Chinese Prime Minister Wen Jiabao (L) and his Polish counterpart Donald Tusk
Chinese Premier Wen Jiabao on Thursday unveiled a total of $10.5 billion dollars in credit lines and funds aimed at boosting business with the blossoming economies of central and eastern Europe.
On his first visit to Poland in a quarter century, Premier Wen announced a $10 billion (7.57 billion euros) special credit line to support joint projects in the ex-communist region.
The Chinese leader, who is winding up a four-nation European tour after earlier stops in Iceland, Germany and Sweden, also announced plans for a $500 million start-up fund backing Chinese business ventures in central and eastern Europe.
The new strategy suggests a major departure from the modest $821 million China sank into the region between 2004-10, according to recent data by the Central & Eastern Europe Development Institute (CEED).
Analysts insist the cash-rich Chinese are keen to capitalise on the region's stability, growth and competitive prices to gain "perfect access to the West European market" -- still Beijing's top export destination.
"Its very good news for the region given that Chinese political statements are more than likely to be backed with action and resources from Chinese firms," Warsaw-based analyst Witold Orlowski told AFP.
Orlowski, who works for consultancy PricewaterhouseCoopers, said that a "significant economic boost" could be in store.
Premier Wen himself said China and Central and East European countries have entered "a promising spring season with important opportunities to rapidly grow our friendly relations".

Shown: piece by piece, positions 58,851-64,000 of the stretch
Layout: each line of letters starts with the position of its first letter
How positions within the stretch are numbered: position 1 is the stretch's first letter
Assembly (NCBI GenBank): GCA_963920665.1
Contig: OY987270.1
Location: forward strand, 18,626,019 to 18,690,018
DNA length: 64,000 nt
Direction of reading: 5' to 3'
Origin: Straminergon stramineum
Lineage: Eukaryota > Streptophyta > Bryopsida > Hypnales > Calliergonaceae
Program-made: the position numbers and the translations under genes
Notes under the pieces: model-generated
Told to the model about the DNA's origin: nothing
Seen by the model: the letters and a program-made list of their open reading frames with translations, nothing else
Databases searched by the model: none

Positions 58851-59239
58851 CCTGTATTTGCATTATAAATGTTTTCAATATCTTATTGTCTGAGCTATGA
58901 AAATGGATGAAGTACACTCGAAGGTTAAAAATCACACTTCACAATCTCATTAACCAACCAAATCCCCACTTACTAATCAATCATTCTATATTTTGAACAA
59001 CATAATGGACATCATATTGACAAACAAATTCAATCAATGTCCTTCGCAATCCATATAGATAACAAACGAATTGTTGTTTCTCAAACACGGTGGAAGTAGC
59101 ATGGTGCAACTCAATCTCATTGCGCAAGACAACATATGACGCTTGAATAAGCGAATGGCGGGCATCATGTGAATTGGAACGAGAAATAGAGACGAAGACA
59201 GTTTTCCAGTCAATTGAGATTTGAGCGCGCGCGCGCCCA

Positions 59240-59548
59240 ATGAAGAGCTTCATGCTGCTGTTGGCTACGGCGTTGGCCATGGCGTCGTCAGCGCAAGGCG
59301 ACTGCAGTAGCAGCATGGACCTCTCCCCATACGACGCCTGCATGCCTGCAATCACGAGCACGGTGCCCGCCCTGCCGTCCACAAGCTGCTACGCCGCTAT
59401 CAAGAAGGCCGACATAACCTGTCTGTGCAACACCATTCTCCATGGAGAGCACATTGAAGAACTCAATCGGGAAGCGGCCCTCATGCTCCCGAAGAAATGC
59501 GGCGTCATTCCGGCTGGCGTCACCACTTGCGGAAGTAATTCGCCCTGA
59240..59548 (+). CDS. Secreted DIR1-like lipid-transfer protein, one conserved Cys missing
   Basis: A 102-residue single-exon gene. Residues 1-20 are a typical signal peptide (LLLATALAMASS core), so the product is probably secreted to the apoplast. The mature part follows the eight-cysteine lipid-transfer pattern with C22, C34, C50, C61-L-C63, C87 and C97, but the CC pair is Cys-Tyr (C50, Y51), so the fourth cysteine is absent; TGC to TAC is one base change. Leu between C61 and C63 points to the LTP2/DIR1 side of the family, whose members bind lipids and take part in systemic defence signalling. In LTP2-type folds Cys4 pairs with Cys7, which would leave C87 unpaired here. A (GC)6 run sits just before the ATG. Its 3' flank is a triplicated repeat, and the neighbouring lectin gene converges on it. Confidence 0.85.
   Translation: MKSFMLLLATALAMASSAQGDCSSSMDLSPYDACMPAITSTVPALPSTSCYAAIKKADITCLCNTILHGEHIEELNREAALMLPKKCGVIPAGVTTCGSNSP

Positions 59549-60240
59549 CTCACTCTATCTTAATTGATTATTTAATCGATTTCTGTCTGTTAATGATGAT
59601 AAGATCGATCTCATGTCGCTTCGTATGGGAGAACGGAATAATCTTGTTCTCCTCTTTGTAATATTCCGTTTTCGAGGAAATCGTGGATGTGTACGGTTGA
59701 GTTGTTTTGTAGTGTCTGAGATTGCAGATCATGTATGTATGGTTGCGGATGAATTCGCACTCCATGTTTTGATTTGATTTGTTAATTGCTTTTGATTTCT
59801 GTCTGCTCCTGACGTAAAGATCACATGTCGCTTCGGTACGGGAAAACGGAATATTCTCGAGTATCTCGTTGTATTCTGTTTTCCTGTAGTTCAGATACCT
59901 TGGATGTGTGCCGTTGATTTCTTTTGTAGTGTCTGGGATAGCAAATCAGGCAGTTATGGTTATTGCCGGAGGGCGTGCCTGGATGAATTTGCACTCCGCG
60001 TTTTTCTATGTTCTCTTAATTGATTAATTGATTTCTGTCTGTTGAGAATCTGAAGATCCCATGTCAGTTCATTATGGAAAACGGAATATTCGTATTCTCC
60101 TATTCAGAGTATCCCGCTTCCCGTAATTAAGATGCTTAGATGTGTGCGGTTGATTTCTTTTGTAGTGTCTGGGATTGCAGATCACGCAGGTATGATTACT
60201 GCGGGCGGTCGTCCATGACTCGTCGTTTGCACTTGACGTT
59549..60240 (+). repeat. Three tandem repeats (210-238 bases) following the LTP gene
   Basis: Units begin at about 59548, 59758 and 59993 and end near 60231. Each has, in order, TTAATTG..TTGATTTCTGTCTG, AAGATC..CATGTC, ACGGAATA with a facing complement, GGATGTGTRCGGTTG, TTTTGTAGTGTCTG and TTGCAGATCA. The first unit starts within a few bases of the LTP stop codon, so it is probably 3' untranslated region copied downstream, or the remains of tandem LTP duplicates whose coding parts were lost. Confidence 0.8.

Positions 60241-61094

"As we work hard to cultivate the seeds we have sowed, we will certainly reap a bumper harvest," he said.
Wen announced the major cash injection alongside host Polish Prime Minister Donald Tusk at a major trade forum for three hundred Chinese firms and 450 companies from across the region.
The Chinese leader also said Beijing wanted to see significant expansion in bilateral trade with central and eastern Europe over the next three years.
Pointing out China's two-way trade with central and eastern Europe "rose from only $4.3 billion in 2001 to $52.9 billion in 2011, growing at an average annual rate of 27.6 percent," Wen said Beijing now wanted to see bilateral trade reach $100 billion by 2015.
Wen later met with 15 senior leaders from the across the region for multi-lateral talks focused on developing China's political ties.
Leaders from Albania, Bulgaria, Bosnia and Herzegovina, Croatia, the Czech Republic, Estonia, Hungary, Latvia, Lithuania, Macedonia, Montenegro, Romania, Serbia, Slovakia, Slovenia and host Poland were present.
Two dozen free-Tibet protesters and supporters of China's outlawed Falun Gong group meanwhile rallied Thursday both in front of the trade forum held at a central Warsaw hotel and outside the city's royal palace.
Wen on Wednesday said human rights and the rule of law were on Beijing's radar.
China was "striving not only for economic development, but also for the construction of the rule of law and human rights," the premier said.